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The story behind the BBC pips time signal

Since 1924 the BBC (British Broadcasting Corporation) has used an
audible time signal of six short 'pips' to mark the final seconds of the hour. They begin on the 55th second of the 59th minute of the hour.
T
he new minute begins at the start of the sixth pip, which is a little longer in duration.

The BBC pips were originally devised by Royal Astronomer Sir Frank Dyson in 1923, in consultation with the head of the BBC, John Reith, and the horologist and inventor Frank Hope-Jones. The pips were created by
Dent regulators built in 1874, housed at the Royal Observatory in
Greenwich, near London.

For the New Year of 1924, the chimes of Big Ben, the nickname of the
famous clock tower of the British Houses of Parliament in London, were
broadcast for the first time as part of the same arrangement. This was achieved by placing electrical contacts on the pendulums of two of the Dent clocks (so there was a back-up). These sent signals to BBC headquarters at Broadcasting House. Here they were converted to the 'pip' sound by an oscillatory valve, at a frequency of about 1 kHz.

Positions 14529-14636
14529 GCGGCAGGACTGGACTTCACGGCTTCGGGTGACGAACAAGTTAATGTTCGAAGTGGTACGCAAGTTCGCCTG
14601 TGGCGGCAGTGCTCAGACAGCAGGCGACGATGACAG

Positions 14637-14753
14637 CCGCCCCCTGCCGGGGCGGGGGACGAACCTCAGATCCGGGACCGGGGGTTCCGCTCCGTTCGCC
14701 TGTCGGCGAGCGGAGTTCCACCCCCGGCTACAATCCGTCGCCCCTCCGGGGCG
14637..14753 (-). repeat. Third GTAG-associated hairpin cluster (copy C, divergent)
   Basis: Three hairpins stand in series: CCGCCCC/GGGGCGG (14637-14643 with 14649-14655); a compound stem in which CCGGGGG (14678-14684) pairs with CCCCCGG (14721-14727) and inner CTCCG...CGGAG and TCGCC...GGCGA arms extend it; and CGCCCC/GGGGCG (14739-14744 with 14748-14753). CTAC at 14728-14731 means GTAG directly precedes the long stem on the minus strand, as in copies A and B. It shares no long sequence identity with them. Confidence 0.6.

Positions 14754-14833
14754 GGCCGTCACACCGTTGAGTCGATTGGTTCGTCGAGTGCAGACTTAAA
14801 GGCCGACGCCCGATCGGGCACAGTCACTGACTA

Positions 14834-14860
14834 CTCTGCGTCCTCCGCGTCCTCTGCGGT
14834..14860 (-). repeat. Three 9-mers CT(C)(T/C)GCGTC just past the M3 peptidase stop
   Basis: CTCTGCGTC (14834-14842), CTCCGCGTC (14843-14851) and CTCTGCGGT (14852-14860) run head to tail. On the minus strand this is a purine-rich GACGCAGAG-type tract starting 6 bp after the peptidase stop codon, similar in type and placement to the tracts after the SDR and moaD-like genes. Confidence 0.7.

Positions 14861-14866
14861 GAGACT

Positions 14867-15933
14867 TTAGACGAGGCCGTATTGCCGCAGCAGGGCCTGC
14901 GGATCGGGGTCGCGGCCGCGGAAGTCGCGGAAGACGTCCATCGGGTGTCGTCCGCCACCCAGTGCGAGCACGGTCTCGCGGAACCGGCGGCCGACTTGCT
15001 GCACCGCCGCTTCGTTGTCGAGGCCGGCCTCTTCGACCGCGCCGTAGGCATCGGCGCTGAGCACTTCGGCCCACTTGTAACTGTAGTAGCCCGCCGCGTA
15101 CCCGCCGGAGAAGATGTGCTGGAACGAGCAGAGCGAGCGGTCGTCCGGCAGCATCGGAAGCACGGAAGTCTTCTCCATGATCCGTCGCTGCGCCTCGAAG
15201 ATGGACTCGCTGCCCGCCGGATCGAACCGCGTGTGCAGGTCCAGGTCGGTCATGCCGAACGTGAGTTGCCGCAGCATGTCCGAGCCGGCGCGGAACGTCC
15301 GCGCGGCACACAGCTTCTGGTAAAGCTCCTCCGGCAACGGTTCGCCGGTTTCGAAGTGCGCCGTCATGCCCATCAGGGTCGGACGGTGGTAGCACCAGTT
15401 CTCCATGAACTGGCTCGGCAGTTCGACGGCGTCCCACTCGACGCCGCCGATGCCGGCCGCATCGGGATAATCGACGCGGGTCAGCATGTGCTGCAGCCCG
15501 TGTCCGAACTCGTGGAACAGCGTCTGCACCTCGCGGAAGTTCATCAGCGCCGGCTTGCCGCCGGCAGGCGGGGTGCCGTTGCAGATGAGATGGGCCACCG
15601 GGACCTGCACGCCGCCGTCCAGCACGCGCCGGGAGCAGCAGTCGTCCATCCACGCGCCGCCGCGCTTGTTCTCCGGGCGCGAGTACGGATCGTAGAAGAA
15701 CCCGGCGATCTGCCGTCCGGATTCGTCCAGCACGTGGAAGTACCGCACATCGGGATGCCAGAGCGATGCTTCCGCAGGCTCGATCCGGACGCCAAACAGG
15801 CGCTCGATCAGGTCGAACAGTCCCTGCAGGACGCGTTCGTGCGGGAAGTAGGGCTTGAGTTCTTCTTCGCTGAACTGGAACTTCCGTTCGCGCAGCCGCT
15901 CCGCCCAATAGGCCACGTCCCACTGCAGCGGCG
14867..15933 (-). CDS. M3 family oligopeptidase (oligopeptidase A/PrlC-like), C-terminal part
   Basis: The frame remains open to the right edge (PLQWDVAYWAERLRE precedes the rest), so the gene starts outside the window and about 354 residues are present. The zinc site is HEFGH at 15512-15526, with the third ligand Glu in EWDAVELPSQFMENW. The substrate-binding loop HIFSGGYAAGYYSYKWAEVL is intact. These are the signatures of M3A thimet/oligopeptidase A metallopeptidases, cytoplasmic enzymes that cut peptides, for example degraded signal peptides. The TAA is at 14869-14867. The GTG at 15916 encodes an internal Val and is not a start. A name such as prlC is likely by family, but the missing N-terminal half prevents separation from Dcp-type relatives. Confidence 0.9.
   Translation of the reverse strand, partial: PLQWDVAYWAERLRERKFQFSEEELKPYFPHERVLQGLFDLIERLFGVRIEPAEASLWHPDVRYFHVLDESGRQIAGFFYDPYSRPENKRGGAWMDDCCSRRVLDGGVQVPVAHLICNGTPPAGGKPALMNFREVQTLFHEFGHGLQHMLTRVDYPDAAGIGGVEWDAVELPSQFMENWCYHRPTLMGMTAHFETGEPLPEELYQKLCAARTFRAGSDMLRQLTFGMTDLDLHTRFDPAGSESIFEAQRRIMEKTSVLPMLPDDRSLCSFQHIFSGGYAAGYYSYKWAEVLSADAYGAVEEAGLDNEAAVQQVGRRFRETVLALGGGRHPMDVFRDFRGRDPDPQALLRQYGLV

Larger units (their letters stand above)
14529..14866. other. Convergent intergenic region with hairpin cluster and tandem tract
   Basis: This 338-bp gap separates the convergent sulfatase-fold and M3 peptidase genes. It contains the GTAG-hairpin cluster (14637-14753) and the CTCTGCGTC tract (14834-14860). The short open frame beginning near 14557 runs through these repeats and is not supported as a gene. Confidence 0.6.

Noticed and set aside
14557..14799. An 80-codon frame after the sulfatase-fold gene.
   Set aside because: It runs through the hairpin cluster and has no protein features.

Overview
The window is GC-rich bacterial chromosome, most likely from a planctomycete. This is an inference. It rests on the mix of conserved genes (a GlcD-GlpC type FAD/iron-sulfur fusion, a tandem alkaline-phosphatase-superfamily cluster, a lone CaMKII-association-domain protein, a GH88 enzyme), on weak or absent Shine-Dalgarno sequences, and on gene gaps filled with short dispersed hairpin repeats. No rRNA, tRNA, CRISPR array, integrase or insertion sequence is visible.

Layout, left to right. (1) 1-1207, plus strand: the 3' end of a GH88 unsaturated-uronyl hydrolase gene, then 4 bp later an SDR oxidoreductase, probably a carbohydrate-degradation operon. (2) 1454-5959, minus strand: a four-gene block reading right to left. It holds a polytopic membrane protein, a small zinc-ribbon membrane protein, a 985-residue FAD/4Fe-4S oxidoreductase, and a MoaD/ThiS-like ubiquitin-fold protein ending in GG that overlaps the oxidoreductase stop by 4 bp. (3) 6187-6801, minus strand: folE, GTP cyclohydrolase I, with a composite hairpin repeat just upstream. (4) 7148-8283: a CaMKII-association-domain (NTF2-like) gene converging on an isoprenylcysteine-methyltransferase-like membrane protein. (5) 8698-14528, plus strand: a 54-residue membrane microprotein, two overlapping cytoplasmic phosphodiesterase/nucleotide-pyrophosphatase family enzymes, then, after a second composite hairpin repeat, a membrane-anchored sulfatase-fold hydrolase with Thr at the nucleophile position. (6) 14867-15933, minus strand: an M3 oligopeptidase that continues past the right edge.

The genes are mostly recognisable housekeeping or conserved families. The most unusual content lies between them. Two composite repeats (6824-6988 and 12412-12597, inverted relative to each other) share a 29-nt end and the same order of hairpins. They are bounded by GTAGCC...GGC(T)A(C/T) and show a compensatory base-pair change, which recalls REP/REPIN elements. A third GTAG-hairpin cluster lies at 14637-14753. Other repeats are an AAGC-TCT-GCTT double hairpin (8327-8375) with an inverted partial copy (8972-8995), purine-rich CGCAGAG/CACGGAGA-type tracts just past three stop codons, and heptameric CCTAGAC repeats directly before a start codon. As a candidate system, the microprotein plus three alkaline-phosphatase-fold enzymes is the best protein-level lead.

In 1939, the six pip signal and the Time Service moved from Greenwich to
the magnetic observatory at Abinger in Surrey. Their next location was
Herstmonceux, Sussex in 1957. In 1990, the Greenwich Time Service transmitted its last pips.  Since then the BBC has originated its own pips based on signals from the GPS satellite network and also from the 60kHz radio transmitter at Rugby, operated by BT Aeronautical and Maritime under contract to the (British) National Physical Laboratory.

Every fourth (leap) year, an additional 'leap second' is needed in order to synchronise UTC (formerly Greenwich Mean Time or GMT) with the earth's orbit. A seventh pip is added: the six short ones are at seconds 55 to 60, and the final longer one still begins the new minute, but at second 61, thereby resetting the timing cycle.

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